The Fresh Loaf

News & Information for Amateur Bakers and Artisan Bread Enthusiasts

Pour off the hooch.

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dennisinponca's picture
dennisinponca

Pour off the hooch.

As  a new member, I want to off my 2 cents worth on hooch and get some opinions.


I suggest you always pour off the hooch to prevent making the sourdough bitter.  Here is my line of thought.


Yeast produces alcohol and in sourdough, it is the clear or off color liquid we all know as "hooch".  Part of this hooch is dead yeast cells that have died for various reasons, including being exposed to too much alcohol, lack of food and just old age..


In wine making, it is acknowledged that once all the food (sugars and starch) is gone, the yeast will begin to eat dead yeast and will produce a bitter off taste to the wine.


Therefore, even in bread, I think you should always pour off the hooch and remove the off colored starter to prevent bitterness.  Stirring it back into the starter just does not seem to be the best thing to do.


 


 

LindyD's picture
LindyD

I think one can avoid the hooch in the first place by following a regular feeding schedule.


I haven't seen hooch in three years - first and only time I saw it was when I first started a sourdough culture (liquid).  I poured it off then simply because it was waste material.


I now maintain a very firm culture.  No hooch, even if it has been refrigerated for a week or so.


Are you a vintner, Dennisinponca?

greydoodles's picture
greydoodles

Ditto. No hooch here either. Once I learned to feed my sourdough enough and on time, all hooch disappeared, even when my sourdough spends time in the refrigerator. The consistency of my sourdough is a stiff, thick liquid.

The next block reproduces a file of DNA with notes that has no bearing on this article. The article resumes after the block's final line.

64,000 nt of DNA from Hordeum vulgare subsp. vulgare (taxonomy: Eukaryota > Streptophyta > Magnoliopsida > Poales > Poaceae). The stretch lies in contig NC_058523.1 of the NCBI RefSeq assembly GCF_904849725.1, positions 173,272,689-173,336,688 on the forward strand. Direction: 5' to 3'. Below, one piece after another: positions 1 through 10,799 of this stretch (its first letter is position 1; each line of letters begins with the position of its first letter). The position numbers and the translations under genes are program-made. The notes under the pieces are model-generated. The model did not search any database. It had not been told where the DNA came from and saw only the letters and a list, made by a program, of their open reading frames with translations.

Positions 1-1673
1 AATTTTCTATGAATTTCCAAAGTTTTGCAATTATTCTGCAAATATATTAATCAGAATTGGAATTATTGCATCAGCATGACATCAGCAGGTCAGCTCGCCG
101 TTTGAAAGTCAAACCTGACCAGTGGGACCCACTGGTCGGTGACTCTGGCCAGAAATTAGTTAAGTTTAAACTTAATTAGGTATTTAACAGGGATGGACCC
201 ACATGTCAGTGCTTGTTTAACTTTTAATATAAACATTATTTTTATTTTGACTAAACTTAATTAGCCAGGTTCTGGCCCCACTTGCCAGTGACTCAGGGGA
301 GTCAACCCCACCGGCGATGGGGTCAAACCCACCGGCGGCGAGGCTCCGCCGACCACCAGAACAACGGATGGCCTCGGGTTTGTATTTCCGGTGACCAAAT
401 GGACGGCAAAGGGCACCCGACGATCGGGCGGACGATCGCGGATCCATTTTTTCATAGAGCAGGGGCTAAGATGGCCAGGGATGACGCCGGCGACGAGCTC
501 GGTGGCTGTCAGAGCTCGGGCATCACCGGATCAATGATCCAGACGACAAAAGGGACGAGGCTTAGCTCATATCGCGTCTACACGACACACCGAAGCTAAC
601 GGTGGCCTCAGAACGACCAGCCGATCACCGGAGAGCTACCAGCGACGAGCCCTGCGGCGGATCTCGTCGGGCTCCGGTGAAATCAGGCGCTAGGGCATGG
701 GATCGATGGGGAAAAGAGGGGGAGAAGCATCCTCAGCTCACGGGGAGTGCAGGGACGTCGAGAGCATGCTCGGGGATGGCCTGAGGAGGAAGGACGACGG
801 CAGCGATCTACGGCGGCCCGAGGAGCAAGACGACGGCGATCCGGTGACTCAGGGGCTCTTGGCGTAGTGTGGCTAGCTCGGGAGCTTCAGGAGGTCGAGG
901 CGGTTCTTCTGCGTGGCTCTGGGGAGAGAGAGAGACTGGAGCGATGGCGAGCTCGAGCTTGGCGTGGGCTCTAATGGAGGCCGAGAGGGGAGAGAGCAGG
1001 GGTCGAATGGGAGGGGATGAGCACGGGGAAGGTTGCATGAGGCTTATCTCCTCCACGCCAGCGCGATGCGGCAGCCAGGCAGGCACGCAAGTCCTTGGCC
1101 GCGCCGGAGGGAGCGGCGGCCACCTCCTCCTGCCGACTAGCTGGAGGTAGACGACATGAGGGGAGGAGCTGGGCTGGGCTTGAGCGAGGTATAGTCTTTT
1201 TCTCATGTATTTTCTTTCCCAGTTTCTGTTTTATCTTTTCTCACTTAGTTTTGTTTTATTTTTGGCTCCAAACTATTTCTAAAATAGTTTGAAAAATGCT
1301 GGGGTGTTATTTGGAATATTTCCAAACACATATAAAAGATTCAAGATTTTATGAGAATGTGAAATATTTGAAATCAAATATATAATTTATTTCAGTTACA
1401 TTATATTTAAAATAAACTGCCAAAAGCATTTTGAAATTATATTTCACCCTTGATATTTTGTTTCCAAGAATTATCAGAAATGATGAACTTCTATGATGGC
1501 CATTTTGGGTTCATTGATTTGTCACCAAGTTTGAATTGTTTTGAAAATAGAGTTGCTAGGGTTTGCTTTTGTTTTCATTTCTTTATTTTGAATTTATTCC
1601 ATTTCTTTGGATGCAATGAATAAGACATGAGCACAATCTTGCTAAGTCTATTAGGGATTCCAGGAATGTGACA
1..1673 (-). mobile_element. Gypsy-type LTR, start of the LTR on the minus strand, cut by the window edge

Hooch is a sign that your sourdough is hungry. Feed it.

jeremiahwasabullfrog's picture
jeremiahwasabullfrog

for information purposes, not to be pinickity, yeast cells never die of old age. They live until something kills them.


I rarely see hooch anymore anyway. You're probably right though, I wouldn't be making bread with a culture that had hooch on it - it would be too strong and the yeast wouldn't be as active.

JeremyCherfas's picture
JeremyCherfas

... but I've never noticed any ill-effects from stirring the hooch in just before a feed to start building up my starter.


Lke the others, I've found a good feeding schedule is vital, but sometimes when I have to be away and the starter gets hungry, a little hooch is unavoidable. I just stir it in.


Jeremy

dennisinponca's picture
dennisinponca

Lindy D,


Yes, I make a bit of wine now and again.  I like to use some of the wine yeasts to flavor some of the recipes but the sourdoughs flavor overpowers the wine flavoring. 


I can taste some differences when I use wine yeasts in non sourdough breads. 


I take it you are a vintner, how about beermiester?  I am considering that branch this summer.


 


 

donica's picture
donica

I wonder if the hooch can be used as an effective chemical peel.  It's an acid afterall.